Did you see him running too?

Here’s a little treat that is floating around the internet in all sorts of nooks and crannies:

  1. Mi vidis la knabon kuri
  2. Mi vidis la knabon kuranta
  3. Mi vidis la knabon kurantan

What’s the difference between them?

The explanation is usually in Esperanto, or buried in discussions in the Lernu forums. So good ole me has done the digging, and here’s my impression!


  • Knabo = boy
  • Vidi = to see
  • Kuri = to run / running
  • -anta = Present participle ending (see series on participles), it shows that an action is ongoing.

So in all of the examples, I saw a boy, and my seeing of him involved him running.

The difference between -i and -anta(n)

The verb with just “i” (kuri), simply states the action in general. It is the base form of the verb. The action was seen, and you could have seen the action finish. Because it gives no information about tense or completed-ness about the action.

Whereas “-anta(n)” specifically treats the action as an ongoing or repeated process. Using “-anta(n)” says nothing about the action being completed, or what happened subsequently; I simply saw the ongoing action.

The difference between -anta and -antan

The “knabo” is the direct object here. The boy is being seen (the object of “vidis”). When we’re describing an object we have a choice to add the “n” or not. This well known example shows the difference this “n” can make:

  • Li farbis la domon ruĝa = He painted the house red
  • Li farbis la domon ruĝan = Li farbis la ruĝan domon = He painted the red house

If the “n” is present, then the a-word is matching the o-word’s “n”, and is therefore just an attribute of the o-word. In other words, the house was already red when he began painting it. The house that he painted, just happened to be red.

If the “n” is not present, then the a-word is not an attribute, it is the result of the action or something that happens during the action. So the a-word is now emphasised; he painted something red, and the house happened to be what he painted. See my previous post for more explanation on this.

So here’s the three translations. Notice how in practice 1 and 2 will probably translate the same. I’ve included the nuance in brackets:

  1. I saw the boy running (I may have seen him finish running)
  2. I saw the boy running (I am only saying I saw the ongoing running)
  3. I saw the running boy (He was running when I saw him)

See how 1 and 2 emphasise the running because it’s not just an attribute of the boy. What we saw was the running, and the boy happened to be doing it.

In 3, the emphasis is with the boy, the running is just what he happened to be doing when I saw him (it was just an attribute of the boy).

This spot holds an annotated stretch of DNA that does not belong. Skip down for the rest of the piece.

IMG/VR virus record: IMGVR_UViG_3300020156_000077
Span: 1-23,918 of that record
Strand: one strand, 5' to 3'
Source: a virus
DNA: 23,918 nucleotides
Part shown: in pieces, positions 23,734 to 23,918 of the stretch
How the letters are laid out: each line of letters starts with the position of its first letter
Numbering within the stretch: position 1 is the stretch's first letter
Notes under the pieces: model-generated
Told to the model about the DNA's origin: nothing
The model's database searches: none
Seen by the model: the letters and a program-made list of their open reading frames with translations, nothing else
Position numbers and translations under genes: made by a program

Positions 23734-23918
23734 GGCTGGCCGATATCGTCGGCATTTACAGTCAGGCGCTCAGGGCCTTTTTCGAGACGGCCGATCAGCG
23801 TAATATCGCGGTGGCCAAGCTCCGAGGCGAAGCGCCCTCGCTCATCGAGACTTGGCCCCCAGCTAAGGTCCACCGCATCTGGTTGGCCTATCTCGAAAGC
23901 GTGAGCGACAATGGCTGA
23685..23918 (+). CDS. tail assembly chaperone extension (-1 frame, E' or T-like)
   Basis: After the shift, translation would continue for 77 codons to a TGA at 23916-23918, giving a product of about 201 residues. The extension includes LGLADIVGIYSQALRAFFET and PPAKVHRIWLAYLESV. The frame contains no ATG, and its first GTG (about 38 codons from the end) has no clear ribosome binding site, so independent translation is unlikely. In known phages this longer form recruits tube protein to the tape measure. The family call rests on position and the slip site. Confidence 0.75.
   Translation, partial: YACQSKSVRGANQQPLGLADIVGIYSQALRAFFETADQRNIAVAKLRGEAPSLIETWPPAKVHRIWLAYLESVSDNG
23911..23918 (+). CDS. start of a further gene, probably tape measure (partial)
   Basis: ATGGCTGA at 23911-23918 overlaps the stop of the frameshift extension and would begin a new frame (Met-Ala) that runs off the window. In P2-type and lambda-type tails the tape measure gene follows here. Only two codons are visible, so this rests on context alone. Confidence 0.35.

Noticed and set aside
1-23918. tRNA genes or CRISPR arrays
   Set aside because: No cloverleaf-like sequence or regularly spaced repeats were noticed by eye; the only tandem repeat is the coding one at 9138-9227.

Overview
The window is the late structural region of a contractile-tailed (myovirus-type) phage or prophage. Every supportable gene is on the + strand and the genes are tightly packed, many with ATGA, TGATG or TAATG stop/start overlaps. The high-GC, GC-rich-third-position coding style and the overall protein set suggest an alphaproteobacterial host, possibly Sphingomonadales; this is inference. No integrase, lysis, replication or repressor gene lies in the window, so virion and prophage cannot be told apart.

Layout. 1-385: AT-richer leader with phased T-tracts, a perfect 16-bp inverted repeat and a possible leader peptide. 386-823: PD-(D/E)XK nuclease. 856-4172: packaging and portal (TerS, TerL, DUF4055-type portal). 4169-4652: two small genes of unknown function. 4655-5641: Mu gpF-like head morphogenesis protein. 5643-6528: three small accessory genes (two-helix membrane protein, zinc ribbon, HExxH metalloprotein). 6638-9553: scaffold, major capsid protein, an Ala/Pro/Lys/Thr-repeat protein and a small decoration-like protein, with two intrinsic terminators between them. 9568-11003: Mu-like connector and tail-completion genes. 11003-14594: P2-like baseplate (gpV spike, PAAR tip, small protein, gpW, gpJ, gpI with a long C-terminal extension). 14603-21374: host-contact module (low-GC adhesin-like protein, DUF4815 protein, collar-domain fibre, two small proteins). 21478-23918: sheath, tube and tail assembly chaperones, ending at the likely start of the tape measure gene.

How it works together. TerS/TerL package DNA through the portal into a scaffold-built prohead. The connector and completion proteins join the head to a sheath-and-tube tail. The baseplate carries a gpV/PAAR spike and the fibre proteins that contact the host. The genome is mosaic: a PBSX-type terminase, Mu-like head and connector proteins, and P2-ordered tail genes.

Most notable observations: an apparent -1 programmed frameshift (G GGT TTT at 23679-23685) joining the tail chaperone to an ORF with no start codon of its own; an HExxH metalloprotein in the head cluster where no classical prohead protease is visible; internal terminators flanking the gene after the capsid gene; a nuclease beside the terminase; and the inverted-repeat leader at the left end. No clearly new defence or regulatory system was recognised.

Even more fun:

What happens if we up and do this?

  • Mi vidis la knabon kurante

An adverbial participle! If you know the difference between adverbs and adjectives (e-words and a-words in Esperanto) the answer may well be obvious!

Here’s the key bit of info:

  • Adjectives (a-words) describe nouns (o-words), but
  • Adverbs (e-words) describe anything BUT nouns. In this sentence, a verb.

So, before, “kurant-a(n)” was describing the o-word (knabo), the boy. “kurant-e” now describes the main verb, the “seeing”.

In other words, the seeing was done while running.

Does this making it clearer?

  • Kurante mi vidis la knabon = While running, I saw the boy
The person doing the seeing is doing the running now!

Thanks to the commenter guleblanc (below) for reminding me of this extra fun!

What to do? Infinitive weirdness.

Came across an interesting little paragraph in the PMEG! Scroll down to the paragraph that starts:

Ĉefverbecaj I-verboj aperas ankaŭ en iaj mallongigitaj esprimoj de dubo aŭ hezito. 

Which means: mainverb-like I-verbs also appear in some shortened expressions of doubt or hesitation.

So normally the “i” form of a verb isn’t used as the main verb in a sentence; it doesn’t have any mood or tense of its own! The “i” form, is the infinitive, the base form:

  • ami = to love
  • kuri = to run
  • fajfi = to whistle

And when you want to use them in an appropriate tense/mood, you alter them:

  • Mi amas Esperanton = I love Esperanto
  • Kuru! = Run!
  • Li fajfis la tutan tagon = He whistled the entire day

But one of the ways in which I-verbs do occur as the main verb is in these expressions of doubt or hesitation. And they’re normally shortened versions of what you could express, say with a “u-verb” (see previous post). Example from that PMEG page:

  • Kion fari? = What to do?
Which is like a short form of:
  • Kion mi faru? = What should I do?

See how we kinda do it in English too in the translations? It seems like the usage is often conversational shortening. So maybe:

  • “Savu nin!”, “Sed la meloj estas nevenkeblaj! Kiel mi povas savi vin? Peti ilin ĝentile?” = “Save us!”, “But the badgers are invincible! How can I save you? Ask them nicely?”

So the “peti” would be a main verb there, all by itself.

Rather than “ĉu mi petu ilin ĝentile?” = “Should I ask them nicely?”, the full version.

And that’s how I understand the usage… You can see how it changes in English too!